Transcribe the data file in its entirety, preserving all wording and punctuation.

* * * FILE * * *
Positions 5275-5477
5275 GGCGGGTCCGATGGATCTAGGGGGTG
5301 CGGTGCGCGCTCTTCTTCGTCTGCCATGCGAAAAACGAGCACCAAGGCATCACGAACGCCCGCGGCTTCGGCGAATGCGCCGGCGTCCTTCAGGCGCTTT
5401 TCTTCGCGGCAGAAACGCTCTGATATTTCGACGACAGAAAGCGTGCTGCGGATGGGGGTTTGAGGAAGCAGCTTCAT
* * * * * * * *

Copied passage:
Positions 5275-5477
5275 GGCGGGTCCGATGGATCTAGGGGGTG
5301 CGGTGCGCGCTCTTCTTCGTCTGCCATGCGAAAAACGAGCACCAAGGCATCACGAACGCCCGCGGCTTCGGCGAATGCGCCGGCGTCCTTCAGGCGCTTT
5401 TCTTCGCGGCAGAAACGCTCTGATATTTCGACGACAGAAAGCGTGCTGCGGATGGGGGTTTGAGGAAGCAGCTTCAT